48. Triumph says:

    I used to know, within a couple dollars, what my utility bills were each month off the top of my head.

    Do you know–off the top of your head–which countries border Afghanistan and Iraq?

    I would assume you do–lightweight McCain doesn’t.

    Do you know–off the top of your head–that the establishment of the Awakening Councils in Anbar preceded Bush’s surge?

    I would assume you do–lightweight McCain doesn’t.

    Do you know–off the top of your head–that Czechoslovakia has not existed for nearly two decades?

    I would assume you do–lightweight McCain doesn’t.

    The more we learn about this guy, the more he shows a lack of fitness for processing basic information. To have this clown making life or death decisions is incredibly scary.

  49. just me says:

    Triumph do you know off the top of your head how many states there are in the union?

  50. Hal says:

    Hmmmm. Doesn’t look like McCain will come out on the winning side of this political tiff if they keep printing paragraphs like this:

    McCain, who has portrayed Obama as an elitist, is the son and grandson of admirals. The Associated Press estimates his wife, a beer heiress, is worth $100 million. Obama was raised by a single mother who relied at times on food stamps, and went to top schools on scholarships and loans. His income has increased from book sales since he spoke at the 2004 Democratic convention.

  51. sam says:

    Triumph do you know off the top of your head how many states there are in the union?

    Killer retort, dude.

  52. Wayne says:

    I usually don’t like posting the same post on two different blogs but what the hay.

    My interest is Obama’s great leaps in income once he became a politician. Book sales after he became a top Presidential contender, I can understand but the rest should be investigated.

    McCain attitude toward being rich has been more in term of a person lifestyle than net income. I’m sure he considers himself as currently rich. When he was being torture, he may had trust funds and receiving a pretty good income as a Naval Officer but I doubt that he consider himself rich at the time.

  53. Jeffrey W. Baker says:

    Brilliant point, Wayne! If a rich person has a high income and stays rich, that’s the American way! But if a regular person suddenly becomes rich, that’s probably a crime!

  54. anjin-san says:

    When he was being torture, he may had trust funds and receiving a pretty good income as a Naval Officer but I doubt that he consider himself rich at the time.

    What doe McCain’s experience as a POW have to do with this issue? It’s 40 years later, and he has been living a life of a very wealthy, very powerful man for a long time.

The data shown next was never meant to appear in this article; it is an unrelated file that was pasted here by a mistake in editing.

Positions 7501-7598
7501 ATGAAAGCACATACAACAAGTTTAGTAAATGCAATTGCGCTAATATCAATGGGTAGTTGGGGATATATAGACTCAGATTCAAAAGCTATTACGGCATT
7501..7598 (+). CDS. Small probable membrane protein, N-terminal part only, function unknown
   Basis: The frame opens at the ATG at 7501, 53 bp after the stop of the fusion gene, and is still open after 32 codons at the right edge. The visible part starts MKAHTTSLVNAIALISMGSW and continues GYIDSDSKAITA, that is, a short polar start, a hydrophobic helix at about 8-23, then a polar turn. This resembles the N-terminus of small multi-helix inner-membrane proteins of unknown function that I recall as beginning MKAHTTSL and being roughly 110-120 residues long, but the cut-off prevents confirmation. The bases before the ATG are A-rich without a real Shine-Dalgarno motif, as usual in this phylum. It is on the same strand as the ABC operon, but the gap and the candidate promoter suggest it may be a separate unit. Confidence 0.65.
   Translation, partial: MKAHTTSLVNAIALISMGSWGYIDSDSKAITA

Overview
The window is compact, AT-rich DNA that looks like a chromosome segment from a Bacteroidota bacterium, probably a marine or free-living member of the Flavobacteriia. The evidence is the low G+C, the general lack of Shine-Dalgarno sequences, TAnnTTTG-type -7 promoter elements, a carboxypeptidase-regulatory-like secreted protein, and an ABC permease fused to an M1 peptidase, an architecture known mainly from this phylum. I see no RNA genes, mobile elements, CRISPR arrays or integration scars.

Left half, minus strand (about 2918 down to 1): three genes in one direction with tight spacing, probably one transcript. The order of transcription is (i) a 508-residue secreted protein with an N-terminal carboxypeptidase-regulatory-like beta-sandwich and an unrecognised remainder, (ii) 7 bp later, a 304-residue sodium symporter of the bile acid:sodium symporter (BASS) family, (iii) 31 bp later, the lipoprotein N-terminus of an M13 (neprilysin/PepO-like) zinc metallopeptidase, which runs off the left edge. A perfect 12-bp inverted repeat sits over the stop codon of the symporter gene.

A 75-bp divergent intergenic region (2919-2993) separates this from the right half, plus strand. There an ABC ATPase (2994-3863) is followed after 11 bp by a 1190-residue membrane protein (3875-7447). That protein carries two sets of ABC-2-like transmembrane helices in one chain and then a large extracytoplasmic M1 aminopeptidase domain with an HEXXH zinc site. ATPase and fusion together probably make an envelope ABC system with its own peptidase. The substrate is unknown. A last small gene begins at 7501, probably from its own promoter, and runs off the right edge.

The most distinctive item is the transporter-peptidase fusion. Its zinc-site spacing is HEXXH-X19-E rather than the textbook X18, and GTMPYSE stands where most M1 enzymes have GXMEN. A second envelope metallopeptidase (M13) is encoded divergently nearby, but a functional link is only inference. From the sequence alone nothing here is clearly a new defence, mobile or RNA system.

Does John McCain have a frigging clue what it is like to not be able to afford a decent education for you kids? To wonder if you can keep up on house payments if you are laid off? I think not.

    I have nothing against McCain for having money, but the fact is that he married his, and his attempt to portray Obama, a guy who worked his way up and made his money, as an elitist living the life or Reilly, is kind of an insult to one’s intelligence.

  55. tom p says:

    James,

    it’s 0… (houses that you own)

    And yes, one does lose track of certain things as one moves up (or “over” as in my own case) (I put so much per month in the joint account and my girlfriend pays the bills and I am only too happy to let her)

    BUT… McCain brought this on himself… He attacked Obama for being elitist because he preferred arugulla lettuce (I have some growing in my garden) to iceberg (I have none in my garden)…

    This is like saying, “I drink Coors!” (What is the difference between Coors and having sex on a beach? They are both F***ing near water.) as opposed to a “micro-beer”.

    McCain: “Obama, (who was raised by a single mother, got thru college on his own smarts and college loans), is ELITIST!!!”

    McCain: “I don’t even know how many houses I own.”

    Yes, it is a stupid discussion, having absolutely nothing to do with the issues of the day, but McCain brought us here…. and now he doesn’t like it?

    “If the shoe hurts, wear it… and shut up.” as I like to say.

  56. anjin-san says:

    Yes, it is a stupid discussion, having absolutely nothing to do with the issues of the day, but McCain brought us here…. and now he doesn’t like it?

    Good point. The fact that the McCain campaign has willfully brought our pubic discourse to a new low should be a campaign issue in it’s own right. We have a lot of serious problems to deal with and he wants to talk about Paris Hilton.

    Hearing macho John McCain whining when he is hoisted by his own petard is rather revealing of his charachter…